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Object Title

Shield - Buckler

Shield - Buckler

Date

1540

Object Number

V.21

Provenance

Purchased from Samuel Luke Pratt, 1859. From the Bernal collection, sold Christie's 27 March 1855 lot 2395.

Physical Description

This round, concave buckler is formed of a wooden core reinforced with a series of concentric steel rings riveted together by rows of brass rivets, the heads of which also create a decorative ‘beading’ effect. These rings and rows encircle the central conical iron boss from which projects a short, blunt, spike. The boss is hollow to allow the hand to hold the transverse wooden grip, which is bound to the shield by steel bands. The back of the buckler is lined with pig-skin tooled with a cross-hatched pattern.

Featured in

Techniques

Handmade

Materials

Dimensions

OverallDiameter362 mm
OverallWeight2440 g

Bibliographic References

A R Dufty and W Reid, European Armour in the Tower of London, 1968, plate CXXXIX.

T Richardson and G Rimer, Treasures from the Tower in the Kremlin, Moscow, 1997, cat. no. 14, pp. 54-5, 175

G Rimer, T Richardson and J P D Cooper, Henry VIII: arms and the man, Leeds, 2009, p.223

Notes

Bucklers are small, functional, shields used together with a weapon such as a sword. They can be of various shapes, not just round, but all share the common feature of bearing a central grip at the back. This concave buckler is formed of a wooden core reinforced with a series of concentric steel rings riveted together by rows of brass rivets, the heads of which also create a decorative ‘beading’ effect. These rings and rows encircle the central conical iron boss from which projects a short, blunt, spike. The boss is hollow to allow the hand to hold the transverse wooden grip, which is bound to the shield by steel bands. The back of the buckler is lined with pig-skin tooled with a cross-hatched pattern.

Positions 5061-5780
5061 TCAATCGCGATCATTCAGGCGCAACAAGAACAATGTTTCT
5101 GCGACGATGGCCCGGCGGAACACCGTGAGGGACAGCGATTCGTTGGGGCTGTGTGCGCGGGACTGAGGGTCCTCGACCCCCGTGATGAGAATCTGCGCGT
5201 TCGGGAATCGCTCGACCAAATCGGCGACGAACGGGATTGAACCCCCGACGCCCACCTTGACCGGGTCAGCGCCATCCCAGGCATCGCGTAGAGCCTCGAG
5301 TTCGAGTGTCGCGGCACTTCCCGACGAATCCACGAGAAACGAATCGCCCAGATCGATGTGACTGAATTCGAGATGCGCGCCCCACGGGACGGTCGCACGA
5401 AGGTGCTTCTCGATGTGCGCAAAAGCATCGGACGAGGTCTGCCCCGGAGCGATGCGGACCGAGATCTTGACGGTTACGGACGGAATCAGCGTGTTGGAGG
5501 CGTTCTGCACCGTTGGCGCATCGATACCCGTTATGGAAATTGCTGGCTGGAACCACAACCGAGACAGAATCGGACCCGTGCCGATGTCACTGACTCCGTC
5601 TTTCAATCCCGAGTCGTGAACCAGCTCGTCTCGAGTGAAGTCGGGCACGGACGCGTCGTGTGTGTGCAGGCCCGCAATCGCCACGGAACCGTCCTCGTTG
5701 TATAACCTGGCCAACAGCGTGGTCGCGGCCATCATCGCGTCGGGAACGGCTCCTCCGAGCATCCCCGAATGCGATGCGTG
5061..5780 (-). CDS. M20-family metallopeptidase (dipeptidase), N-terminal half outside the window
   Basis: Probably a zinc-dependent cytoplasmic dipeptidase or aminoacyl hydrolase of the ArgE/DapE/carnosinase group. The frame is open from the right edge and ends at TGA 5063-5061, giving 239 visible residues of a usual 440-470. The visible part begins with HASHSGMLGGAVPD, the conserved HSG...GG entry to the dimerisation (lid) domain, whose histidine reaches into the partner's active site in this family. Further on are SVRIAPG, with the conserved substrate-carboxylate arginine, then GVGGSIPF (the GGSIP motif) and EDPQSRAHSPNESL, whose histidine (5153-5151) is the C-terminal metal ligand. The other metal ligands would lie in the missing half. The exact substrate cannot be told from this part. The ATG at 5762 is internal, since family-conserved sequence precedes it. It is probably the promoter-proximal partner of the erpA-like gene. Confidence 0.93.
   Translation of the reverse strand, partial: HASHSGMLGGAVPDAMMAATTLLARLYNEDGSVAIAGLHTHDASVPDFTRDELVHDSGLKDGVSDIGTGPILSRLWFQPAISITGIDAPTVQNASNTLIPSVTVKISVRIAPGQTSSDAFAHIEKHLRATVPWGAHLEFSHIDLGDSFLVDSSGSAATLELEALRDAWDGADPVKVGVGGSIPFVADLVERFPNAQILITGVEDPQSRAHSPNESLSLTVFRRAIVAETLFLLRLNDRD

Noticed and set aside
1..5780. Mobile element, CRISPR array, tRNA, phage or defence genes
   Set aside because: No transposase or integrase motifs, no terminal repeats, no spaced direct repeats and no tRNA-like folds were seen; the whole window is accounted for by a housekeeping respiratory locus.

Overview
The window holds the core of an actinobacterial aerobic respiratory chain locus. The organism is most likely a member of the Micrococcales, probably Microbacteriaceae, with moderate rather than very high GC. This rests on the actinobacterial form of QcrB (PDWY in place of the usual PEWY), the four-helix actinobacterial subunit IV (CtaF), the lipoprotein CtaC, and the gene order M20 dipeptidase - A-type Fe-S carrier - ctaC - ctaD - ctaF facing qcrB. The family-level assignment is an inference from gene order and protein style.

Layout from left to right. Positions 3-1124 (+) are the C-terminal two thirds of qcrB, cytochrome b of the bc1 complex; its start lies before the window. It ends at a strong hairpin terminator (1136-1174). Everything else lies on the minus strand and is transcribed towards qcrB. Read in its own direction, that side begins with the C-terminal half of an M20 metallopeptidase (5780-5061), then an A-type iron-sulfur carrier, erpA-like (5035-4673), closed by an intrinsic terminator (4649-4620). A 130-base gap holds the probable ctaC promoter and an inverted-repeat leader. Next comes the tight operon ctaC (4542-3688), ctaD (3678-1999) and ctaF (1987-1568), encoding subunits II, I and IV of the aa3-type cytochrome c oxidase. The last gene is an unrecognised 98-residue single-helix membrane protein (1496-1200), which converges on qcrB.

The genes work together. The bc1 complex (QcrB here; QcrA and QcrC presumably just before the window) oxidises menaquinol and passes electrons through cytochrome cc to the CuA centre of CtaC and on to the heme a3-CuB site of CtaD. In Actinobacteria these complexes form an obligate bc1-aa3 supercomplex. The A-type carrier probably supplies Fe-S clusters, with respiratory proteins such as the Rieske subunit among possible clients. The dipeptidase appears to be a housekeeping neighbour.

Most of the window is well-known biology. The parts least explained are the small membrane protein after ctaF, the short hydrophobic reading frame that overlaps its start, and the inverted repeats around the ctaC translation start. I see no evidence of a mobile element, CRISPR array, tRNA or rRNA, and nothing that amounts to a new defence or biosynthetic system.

The buckler is one of a unique type known to have been manufactured in the area around the town of Wrexham, on the English-Welsh border. It appears to have been extensively used by infantrymen, and civilians, from about the late 1440’s until 1580, although only 31 now survive. Others have been found near neighbouring English border towns, such as Oswestry and Shrewsbury, both in Shropshire. That they were associated with Wrexham is clearly shown by the entry in the 1547 Inventory of King Henry VIII which lists: ‘Item twoo wreckesham Buckelers’. Some Welsh buckler makers moved to London and in the 1520’s one Geoffrey Bromefeld is known to have worked for Henry VIII. In February 1530-31 he was made ‘the kinges boucler maker’
The finest surviving Wrexham buckler is the gilt and etched example, decorated with the Tudor royal arms, in the Musée de l’Armée, Paris (I.6). It possibly originally belonged to or was made for Henry VIII in about 1510-30.
Bucklers, such as this were probably not only made for Henry VIII and as gifts, but were also made for issuing to members of Henry’s Royal bodyguard. Wrexham bucklers, some also with gilt decoration (as well as similar, basket-hilted swords to that described above), are also borne by various members of Henry’s retinue, in the painting of The Embarkation of Henry VIII at Dover, of about 1545-50 (RCIN. 405793). In the companion painting The Field of Cloth of Gold (RCIN. 405794) also of about the same date, another page bears a buckler suspended from a sword-hilt and slung over the forearm. The paintings also show that when not in use bucklers could be carried, presumably by a strap or thong looped around the grip, suspended from the hilt of a sword or a belt at the hi

Thumbnail image of Buckler
Thumbnail image of Buckler
Thumbnail image of Buckler
Thumbnail image of Shield - Buckler
Thumbnail image of Shield - Buckler
Thumbnail image of Shield - Buckler
Thumbnail image of Shield - Buckler
Thumbnail image of Shield - Buckler
Thumbnail image of Shield - Buckler
Thumbnail image of Shield - Buckler